one say the ruts, of dependence. It could be said that the treaties, by both
proscribing and prescribing, led to the establishment of dominant channels or
least-resistance paths of commercial intercourse from which flows tended over
the decades not to be deflected.
recent years we have heard growing calls for a new international economic order
and for a new international division of labor. One of the foremost proponents
of such a reordering, Raul Prebisch, writing in the early 1960's, introduced
the concept of "implicit reciprocity"
to be applied to tariff negotiations: de facto reciprocity in outcome was to be
abandonment of equivalent concessions. By reducing tariffs on products of
interest to the less developed countries (LDC's), the industrial countries
would gain, insofar as the increased LDC revenues from exports would perforce
be spent in the industrial countries. By arguing that discriminatory means
could achieve reciprocal, mutually-beneficial ends, Prebisch struck at the
heart of a system of international agreements, which predates Bretton Woods and
the General Agreement on Tariff and Trade (GATT) of the 1940's by more than a
century; a system which the United Kingdom had a major hand in extending to the
newly independent Latin American republics in the first one-half of the
nineteenth century. We speak, of course, of the system of most-favored nation
agreements which are generally embodied in bilateral treaties of Friendship,
Commerce, and Navigation. The signatories of these documents promise to accord
to each other's nationals treatment equal to the best given to the citizens of
any other country. Some treaties occasionally go beyond this and concede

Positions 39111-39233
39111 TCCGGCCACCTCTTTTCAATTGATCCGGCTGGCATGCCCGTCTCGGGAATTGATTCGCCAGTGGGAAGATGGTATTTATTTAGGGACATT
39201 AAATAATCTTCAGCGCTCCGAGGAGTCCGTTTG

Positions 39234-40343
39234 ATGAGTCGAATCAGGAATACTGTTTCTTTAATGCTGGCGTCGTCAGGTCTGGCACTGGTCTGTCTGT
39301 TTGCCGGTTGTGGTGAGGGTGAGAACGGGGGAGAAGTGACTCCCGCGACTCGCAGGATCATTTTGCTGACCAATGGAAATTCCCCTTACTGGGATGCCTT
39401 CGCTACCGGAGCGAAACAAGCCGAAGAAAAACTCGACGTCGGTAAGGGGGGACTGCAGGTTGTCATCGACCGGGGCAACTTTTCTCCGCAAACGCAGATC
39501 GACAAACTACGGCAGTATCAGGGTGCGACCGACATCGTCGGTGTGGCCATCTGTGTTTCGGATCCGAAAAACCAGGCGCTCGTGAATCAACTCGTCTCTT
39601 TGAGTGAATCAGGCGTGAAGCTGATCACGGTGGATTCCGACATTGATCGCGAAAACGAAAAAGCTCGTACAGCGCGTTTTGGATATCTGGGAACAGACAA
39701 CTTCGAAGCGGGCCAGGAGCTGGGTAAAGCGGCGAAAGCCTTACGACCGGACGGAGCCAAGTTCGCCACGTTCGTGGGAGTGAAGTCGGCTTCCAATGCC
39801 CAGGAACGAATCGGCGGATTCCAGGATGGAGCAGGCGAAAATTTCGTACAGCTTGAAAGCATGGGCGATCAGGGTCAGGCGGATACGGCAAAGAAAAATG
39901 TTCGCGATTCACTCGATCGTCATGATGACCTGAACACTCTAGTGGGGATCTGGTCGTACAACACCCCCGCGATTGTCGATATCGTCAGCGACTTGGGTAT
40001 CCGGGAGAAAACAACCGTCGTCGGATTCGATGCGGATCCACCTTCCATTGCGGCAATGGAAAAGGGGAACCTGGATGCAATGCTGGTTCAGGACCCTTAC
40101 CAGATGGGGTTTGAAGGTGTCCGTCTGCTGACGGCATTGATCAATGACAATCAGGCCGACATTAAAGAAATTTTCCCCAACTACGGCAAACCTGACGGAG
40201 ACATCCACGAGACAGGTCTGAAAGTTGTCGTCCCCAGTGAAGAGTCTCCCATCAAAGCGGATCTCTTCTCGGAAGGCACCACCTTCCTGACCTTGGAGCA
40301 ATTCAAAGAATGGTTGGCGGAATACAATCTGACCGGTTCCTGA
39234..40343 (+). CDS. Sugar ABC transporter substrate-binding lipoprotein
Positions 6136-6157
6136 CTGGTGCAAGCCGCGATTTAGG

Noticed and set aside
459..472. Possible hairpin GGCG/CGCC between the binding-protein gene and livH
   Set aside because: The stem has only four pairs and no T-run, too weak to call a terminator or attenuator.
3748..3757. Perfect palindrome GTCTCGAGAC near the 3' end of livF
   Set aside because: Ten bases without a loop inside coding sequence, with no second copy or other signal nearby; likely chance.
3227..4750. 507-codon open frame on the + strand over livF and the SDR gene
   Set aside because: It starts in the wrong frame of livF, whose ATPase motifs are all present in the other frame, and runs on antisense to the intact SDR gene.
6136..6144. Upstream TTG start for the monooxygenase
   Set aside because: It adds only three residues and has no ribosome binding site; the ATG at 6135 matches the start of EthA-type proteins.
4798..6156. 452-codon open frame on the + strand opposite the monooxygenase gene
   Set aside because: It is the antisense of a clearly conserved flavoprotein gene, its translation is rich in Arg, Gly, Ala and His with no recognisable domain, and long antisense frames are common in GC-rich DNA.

treatment for foreigners; in so doing a country would forego its ability to
provide incentives aimed at stimulating local activities. The weak in the world
of the strong
may enter voluntarily into such compacts through inexperience and/or in order
newly won political independence.
between weak and strong are obviously not a new chapter in the affairs of
states and legal commentators have spoken of the problem of de jure equality
and de facto inequality since at least the time of Samuel Pufendorf in the
seventeenth century. Pufendorf spoke explicitly of what he called "unequal
treaties", which he deemed to exist "when the things promised by the two
parties are unequal, or when either party is made inferior to the other."
For Pufendorf promises were unequal if they were not in proportion to the
strength of the contracting parties.
More recent writers suggest the absence of “equality of capacity”
as being sufficient for the existence of an unequal treaty regardless of
whether an agreement was freely concluded.
Nineteenth century diplomats, including those from Latin America, were clearly
aware, in the words of James Buchanan, then Secretary of State of the United
States, in speaking of the US treaty of 1825 with the Federation of Central
America, that some treaty provisions "though reciprocal in terms, would prove
unequal in their operation."